• New from ANKAAA is a little publication that takes the guesswork out of identifying, naming and locating the 38 Aboriginal owned art centres of the Kimberley and Top End. This beautifully designed simple cardboard foldout with a map and a list on one side and short profiles of all the centres on the other is ideal for travellers, with info on accessibility at different times of year, but every art organization, writer, editor and collector should have one. www.ankaaa.org.au or firstname.lastname@example.org.
• 'Ten Days on the Island', Tasmania’s biennial arts festival, has taken on two artists to colonise every advertising billboard in Hobart from 23 March – 1 April with texts written by members of an online writing forum. Artists Justy Phillips and James Newitt, brains behind the 'write/here project' will ask Hobart people to dream up short narratives that say something about the city and why they live there. www.writehereproject.org.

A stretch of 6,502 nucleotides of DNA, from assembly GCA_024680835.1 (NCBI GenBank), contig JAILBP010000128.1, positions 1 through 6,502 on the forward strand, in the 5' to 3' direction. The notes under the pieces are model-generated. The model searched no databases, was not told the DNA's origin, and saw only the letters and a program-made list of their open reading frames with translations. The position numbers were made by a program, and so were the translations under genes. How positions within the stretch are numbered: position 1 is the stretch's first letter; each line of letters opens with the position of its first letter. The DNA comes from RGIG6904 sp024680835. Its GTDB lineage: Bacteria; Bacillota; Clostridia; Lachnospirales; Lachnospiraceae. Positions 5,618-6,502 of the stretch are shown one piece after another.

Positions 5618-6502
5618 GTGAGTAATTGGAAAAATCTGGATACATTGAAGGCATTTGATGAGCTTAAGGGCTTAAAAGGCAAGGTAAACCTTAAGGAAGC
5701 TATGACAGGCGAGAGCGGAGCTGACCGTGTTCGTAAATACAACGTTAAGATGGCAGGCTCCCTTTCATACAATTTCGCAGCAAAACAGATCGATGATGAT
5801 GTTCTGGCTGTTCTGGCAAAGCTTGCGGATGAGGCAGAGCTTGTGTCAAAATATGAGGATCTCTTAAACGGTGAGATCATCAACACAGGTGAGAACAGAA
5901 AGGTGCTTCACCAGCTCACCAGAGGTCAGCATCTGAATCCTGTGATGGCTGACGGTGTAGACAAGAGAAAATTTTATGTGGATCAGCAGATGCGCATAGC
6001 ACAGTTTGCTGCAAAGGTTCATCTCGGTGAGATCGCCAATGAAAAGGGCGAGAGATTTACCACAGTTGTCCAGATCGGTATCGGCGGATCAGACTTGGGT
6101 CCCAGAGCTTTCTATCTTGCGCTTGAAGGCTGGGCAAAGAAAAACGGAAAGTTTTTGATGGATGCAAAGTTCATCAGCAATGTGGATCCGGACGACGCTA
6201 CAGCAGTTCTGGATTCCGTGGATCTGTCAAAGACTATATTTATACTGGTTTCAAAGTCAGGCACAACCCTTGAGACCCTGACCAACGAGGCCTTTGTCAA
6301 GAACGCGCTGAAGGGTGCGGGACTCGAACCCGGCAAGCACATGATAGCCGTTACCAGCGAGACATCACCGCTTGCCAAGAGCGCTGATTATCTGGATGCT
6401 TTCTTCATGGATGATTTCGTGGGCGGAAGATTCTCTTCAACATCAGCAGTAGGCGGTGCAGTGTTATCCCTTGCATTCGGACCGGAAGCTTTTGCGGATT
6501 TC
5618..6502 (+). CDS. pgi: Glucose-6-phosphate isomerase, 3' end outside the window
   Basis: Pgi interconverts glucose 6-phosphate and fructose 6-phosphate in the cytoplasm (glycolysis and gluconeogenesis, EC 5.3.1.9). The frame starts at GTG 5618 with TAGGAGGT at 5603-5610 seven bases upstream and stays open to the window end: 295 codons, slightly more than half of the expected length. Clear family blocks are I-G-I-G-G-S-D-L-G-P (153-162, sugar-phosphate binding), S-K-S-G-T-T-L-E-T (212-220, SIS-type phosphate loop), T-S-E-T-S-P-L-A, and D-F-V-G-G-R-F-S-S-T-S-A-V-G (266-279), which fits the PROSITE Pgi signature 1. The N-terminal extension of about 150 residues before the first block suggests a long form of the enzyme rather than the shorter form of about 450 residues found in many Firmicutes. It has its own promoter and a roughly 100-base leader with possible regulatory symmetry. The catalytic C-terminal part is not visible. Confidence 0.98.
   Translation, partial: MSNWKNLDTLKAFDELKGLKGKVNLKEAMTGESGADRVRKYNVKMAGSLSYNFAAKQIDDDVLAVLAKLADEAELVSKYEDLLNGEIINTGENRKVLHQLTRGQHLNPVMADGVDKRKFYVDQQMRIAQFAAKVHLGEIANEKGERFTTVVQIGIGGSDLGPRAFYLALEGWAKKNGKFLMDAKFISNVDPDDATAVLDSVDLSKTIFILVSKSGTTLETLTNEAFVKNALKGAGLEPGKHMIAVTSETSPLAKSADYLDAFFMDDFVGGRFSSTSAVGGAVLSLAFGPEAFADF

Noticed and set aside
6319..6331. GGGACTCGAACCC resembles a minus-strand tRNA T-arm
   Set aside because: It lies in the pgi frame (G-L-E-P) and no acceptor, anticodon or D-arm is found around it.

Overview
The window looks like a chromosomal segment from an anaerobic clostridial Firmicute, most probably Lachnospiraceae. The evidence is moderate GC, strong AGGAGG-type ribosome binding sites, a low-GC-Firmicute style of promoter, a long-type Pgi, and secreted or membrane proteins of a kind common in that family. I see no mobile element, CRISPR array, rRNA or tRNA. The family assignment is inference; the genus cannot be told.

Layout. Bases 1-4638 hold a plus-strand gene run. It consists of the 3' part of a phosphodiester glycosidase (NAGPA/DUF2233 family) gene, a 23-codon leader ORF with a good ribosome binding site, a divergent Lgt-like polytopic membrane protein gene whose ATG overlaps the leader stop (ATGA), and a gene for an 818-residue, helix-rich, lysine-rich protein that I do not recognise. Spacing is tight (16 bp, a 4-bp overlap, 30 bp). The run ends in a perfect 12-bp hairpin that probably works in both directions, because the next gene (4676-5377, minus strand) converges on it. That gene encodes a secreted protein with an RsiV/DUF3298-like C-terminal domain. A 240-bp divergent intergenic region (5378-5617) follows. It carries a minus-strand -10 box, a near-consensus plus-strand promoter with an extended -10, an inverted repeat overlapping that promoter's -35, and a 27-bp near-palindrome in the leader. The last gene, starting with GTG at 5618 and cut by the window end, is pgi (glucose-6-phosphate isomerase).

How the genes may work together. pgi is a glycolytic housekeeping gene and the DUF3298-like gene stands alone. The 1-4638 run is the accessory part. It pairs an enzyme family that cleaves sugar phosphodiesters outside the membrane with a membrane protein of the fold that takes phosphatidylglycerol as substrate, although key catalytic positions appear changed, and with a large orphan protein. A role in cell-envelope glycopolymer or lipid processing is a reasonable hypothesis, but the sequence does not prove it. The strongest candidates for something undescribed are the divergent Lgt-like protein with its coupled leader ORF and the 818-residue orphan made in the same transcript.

In the major visual arts event of 'Ten Days', sculpture, sound and video works, printmaking and paintings all newly commissioned from 25 artists, will be installed at Port Arthur, redolent with old and more recent violent acts.
• International events
• A new art fair, Contemporary Istanbul will take place 20-24 December 2006 in the Istanbul Convention and Exhibition Centre. The art fair aims to present contemporary Turkish art to the world and to bring together local and international galleries, artists, and art collectors. www.contemporaryistanbul.com.
• The 10th Pacific Arts Festival will be held in Pago Pago, American Samoa from 20 July to 2 August, 2008. www.writehereproject.org.
• The 2007 Samstag Fellowships. Australia’s most coveted for overseas study, have gone to Anthea Behm, Sarah CrowEST, Kirra Jamison, Paul Knight, Jess MacNeil and Nick Mangan.